No longer is the daily score of burned cars and destroyed buildings being trumpeted in the media - and deplored by everyone. At the same time as the media report the number of prison sentences handed down, the latest criticism of Nicolas Sarkozy (the "hard-line" Interior Minister) from whatever quarter and the jockeying for position by potential candidates in the 2007 Presidential election, its news programs have also reverted to the usual late November fare: Beaujolais Nouveau, the wine auctions on behalf of the Hospices de Beaune, the first snows, emergency shelters for street people and other homeless, the first outdoor Christmas markets of the season, the Fete de Sainte Catherine and the traditional catherinettes, and President Jacques Chirac's birthday.
This year the Socialist Party conference in Le Mans was heavily covered and took up quite a bit of space. The Party, which had recommended - and worked actively for - a "yes" vote on the European Constitution earlier this year, had to reinvent and remake itself to some extent, since the winning "no" on the Constitutional Referendum had proved just how out of touch the Party is with the French people. The divergent positions ("les courants") were reconciled, the leadership shaken up slightly, the pithy quotes attributed, the soundbytes recorded, and the strange-bedfellow handshakes and smiles filmed. The Socialists now must build a platform to convince the people that they remain relevant: according to a survey published in Le Monde just before the conference began and quoted in Le Parisien, 60% of the French think that the Socialists are "unable to win the Presidency in 2007", 58% feel that the Socialists' proposals are "unrealistic", 57% say that the Socialists are "not listening to the French people", and 55% agree that the party is "not adapted to the modern world".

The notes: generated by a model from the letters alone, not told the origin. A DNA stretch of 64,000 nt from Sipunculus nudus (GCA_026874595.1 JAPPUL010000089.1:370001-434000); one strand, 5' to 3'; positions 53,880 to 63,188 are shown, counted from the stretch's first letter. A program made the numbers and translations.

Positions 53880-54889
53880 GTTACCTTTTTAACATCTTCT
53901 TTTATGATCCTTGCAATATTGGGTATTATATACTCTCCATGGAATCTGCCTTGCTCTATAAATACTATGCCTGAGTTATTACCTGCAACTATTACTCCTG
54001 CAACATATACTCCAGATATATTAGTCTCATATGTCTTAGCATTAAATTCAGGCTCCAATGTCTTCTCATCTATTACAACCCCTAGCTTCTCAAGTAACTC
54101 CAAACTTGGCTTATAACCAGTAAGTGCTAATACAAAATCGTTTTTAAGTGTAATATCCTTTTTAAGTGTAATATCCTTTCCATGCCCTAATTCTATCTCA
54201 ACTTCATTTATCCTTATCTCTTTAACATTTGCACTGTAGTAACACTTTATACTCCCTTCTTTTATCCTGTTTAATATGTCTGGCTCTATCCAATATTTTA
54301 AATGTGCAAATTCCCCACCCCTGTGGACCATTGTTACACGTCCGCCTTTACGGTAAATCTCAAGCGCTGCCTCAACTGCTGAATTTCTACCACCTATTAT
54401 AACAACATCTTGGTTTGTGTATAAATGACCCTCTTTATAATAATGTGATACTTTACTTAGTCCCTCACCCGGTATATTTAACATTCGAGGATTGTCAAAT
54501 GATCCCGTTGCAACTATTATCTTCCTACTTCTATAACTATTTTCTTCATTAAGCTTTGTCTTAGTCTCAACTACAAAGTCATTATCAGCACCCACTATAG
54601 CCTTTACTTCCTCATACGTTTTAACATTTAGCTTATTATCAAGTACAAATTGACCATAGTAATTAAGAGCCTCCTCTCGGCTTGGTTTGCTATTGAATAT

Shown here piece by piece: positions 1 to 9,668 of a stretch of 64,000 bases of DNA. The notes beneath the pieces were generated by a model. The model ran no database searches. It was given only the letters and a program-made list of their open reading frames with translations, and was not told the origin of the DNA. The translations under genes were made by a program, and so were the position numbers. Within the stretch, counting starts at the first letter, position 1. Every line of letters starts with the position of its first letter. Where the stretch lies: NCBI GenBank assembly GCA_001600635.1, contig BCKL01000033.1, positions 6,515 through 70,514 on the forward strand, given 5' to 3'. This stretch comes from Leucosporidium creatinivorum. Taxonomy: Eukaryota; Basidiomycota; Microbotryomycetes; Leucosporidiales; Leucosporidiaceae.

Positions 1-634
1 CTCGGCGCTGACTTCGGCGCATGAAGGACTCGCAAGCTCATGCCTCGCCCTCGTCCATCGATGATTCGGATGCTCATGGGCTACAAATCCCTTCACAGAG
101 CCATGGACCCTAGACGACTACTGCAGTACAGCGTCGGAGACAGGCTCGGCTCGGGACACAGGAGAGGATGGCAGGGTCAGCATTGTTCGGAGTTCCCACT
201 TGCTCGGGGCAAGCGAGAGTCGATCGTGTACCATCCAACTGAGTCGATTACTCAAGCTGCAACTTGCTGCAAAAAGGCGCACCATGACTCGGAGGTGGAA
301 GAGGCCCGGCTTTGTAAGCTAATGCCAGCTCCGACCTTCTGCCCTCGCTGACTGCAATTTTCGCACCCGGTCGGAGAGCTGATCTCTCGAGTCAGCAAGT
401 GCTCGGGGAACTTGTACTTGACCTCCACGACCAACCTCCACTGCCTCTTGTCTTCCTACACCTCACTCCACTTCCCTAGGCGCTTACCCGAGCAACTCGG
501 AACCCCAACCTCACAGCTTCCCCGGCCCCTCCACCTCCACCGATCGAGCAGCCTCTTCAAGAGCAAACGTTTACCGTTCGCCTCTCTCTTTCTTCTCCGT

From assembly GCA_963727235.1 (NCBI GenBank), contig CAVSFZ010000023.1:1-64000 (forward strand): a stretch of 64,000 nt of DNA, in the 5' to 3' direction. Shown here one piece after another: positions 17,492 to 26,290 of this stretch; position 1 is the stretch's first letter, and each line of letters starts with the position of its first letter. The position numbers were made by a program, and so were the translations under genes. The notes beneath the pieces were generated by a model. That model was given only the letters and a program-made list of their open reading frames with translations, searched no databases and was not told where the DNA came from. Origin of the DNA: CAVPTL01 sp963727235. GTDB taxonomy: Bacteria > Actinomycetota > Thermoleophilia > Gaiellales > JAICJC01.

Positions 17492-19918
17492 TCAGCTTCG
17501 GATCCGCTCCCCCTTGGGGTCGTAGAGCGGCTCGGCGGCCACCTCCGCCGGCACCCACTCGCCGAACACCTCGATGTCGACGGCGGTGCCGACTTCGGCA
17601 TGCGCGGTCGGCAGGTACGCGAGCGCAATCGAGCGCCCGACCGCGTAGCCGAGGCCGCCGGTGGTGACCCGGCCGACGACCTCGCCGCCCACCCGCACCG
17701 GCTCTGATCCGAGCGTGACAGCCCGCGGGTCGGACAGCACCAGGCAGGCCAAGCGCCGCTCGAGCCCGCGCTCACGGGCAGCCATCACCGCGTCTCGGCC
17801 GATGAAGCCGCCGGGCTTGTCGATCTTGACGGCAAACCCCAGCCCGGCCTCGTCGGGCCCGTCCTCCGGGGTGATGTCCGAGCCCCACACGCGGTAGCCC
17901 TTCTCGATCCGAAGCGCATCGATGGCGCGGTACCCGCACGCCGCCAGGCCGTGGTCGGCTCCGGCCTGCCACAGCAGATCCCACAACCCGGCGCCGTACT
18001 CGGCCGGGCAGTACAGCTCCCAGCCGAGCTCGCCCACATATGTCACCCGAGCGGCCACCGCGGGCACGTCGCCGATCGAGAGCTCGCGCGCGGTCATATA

Of course, if one makes the effort to look away from the mainstream news, one can indeed find programs about the riots and their aftermath - the TV screens are filled with talking heads and the radios filled with sonorous voices. Belonging to almost all political persuasions and ethnic groups, the opinions range from angry to smug, from appallingly pessimistic to cheerfully optimistic. What began as simple damage control and as a search for the reasons for violence ("Why are youths in the projects rioting ?") has now evolved into a hunt for answers to two basic questions: "How can we prevent this from happening again ?" and "How can French society fully integrate its immigrant populations ?".